BT|Viscant’s Mailbag – His UMvC3 Team for Beginners, Zero’s Lack of Championships, Match Structure, and More

By on October 2, 2012 at 2:21 pm

Jay “Viscant” Snyder of Brokentier recently wrote up a new installment of his Viscant’s Mailbag series, which focuses on a wide variety of topics thanks to letters sent in by players looking for advice or possibly just wondering what’s up with his Celine Dion obsession. This latest article contains some great tips for a beginner team in Ultimate Marvel vs. Capcom 3 (Magneto-A/Doom-B/Sentinel-A), a discussion on Zero’s lack of tournament wins, and a dissection of match structure.

We’ve included one small excerpt below, but be sure to visit the Brokentier website for the entire article.

David Sheehan asks: For teaching a friend of mine AE, I took the approach with him of “Regardless of what character you like best, I’m teaching you to play Ryu until you’re comfortable with the game, and we can move onto other chars later”, because Ryu is such a good beginner character. Have you got a similar sort of advice to get a non-Marvel player started?

For Marvel my advice is to start with Magneto-A/Doom-B/Sentinel-A. Most people would tell a beginner to start with something different like a Wesker based team where you can learn everything right away and win a little bit while you learn. I don’t agree. I think that as long as the person is committed to learning the game they should bite off as much as they can chew.

With Magneto/Doom/Sentinel you have a team that has 3 strong assists and a team that has both flexibility and rigidity. The team is flexible in that you can play many different styles. You can zone with Magneto and Doom or you can attack hard behind Sentinel assist. You can play a more air based game behind magnetic blasts or photons or you can play a ground based game around EM Disruptors, plasma beams or missiles. You might find you really like Sentinel assist. You might find you don’t need it that much because Doom missiles fits your play style so much better. You might find you really like changing the team order and putting Magneto in the back. Or maybe you’ll like Doom in back. Lots of options here.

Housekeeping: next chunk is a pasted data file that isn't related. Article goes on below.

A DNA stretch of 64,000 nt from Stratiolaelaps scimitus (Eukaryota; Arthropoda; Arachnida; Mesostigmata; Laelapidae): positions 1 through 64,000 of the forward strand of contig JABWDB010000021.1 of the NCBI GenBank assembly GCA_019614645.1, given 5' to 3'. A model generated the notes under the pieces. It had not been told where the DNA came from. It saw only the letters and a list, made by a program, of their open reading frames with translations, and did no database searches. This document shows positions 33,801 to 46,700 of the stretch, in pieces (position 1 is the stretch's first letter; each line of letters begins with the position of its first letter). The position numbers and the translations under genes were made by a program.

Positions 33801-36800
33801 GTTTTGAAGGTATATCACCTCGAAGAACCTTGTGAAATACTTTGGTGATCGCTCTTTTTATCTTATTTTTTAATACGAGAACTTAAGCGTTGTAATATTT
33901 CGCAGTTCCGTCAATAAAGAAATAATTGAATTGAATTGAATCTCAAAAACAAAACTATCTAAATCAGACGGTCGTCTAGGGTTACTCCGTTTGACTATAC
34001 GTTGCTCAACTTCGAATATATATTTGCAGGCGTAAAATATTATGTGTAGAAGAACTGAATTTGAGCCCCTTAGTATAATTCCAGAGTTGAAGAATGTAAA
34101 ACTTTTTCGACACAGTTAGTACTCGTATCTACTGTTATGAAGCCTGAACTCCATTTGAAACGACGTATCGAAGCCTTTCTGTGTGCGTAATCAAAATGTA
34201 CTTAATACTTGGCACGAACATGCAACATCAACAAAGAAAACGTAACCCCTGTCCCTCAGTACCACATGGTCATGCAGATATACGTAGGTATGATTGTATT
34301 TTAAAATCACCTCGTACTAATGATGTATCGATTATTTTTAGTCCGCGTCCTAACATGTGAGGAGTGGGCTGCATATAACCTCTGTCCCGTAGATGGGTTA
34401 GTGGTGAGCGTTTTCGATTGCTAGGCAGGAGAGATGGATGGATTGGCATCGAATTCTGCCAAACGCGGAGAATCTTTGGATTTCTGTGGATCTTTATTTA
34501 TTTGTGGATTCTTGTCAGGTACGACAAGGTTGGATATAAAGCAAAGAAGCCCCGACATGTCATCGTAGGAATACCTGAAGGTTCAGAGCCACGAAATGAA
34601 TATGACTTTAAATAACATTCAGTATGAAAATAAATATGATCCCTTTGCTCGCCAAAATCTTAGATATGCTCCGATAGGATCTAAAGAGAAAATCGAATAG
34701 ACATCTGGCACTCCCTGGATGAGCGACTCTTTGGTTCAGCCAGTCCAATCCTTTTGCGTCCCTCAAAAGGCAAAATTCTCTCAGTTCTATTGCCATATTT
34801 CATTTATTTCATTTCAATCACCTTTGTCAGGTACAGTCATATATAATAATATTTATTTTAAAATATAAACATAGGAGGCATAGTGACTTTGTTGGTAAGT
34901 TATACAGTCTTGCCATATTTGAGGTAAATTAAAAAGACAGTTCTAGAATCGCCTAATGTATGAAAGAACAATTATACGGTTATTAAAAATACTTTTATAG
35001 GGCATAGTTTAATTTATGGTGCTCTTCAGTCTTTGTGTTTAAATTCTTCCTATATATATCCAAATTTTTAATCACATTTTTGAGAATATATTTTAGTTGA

But then you look at what the team makes you learn. Missiles and drones are both outstanding assists but you have to be smart about how you protect them. Triangle jumps and square jumps are great opening tools but you’re going to learn real quick how to deal with someone up-backing you or you just aren’t going to win much. Magneto requires work to get his combos down. Doom requires work just to move around the screen. If you’re going to use TAC combos (and you should, all 3 of these characters have great TACs and infinites if you want to go there) you have to learn that also. The rigidity comes in how you have to actually sit down in training mode and work at the game. You’ll see results fast, it’s not like anything here is on Viper levels of difficulty but the team will make you put some hours in on training mode. So really the absolute best part is that the team will teach you how to play Marvel and how to improve your game. The biggest lesson a new Marvel player can learn is that it’s supposed to be hard. The moral of Marvel is that it’s pretty easy to pick up and play but the cutting edge stuff is always much harder than it looks. If you really want to get there you have to put in the time so you might as well start with that mentality.

And a great benefit of the team is that it’s a team you never have to leave. You may find you like something better and want to play other characters and that’s great. But you never really have to leave the team behind.  

Source: Brokentier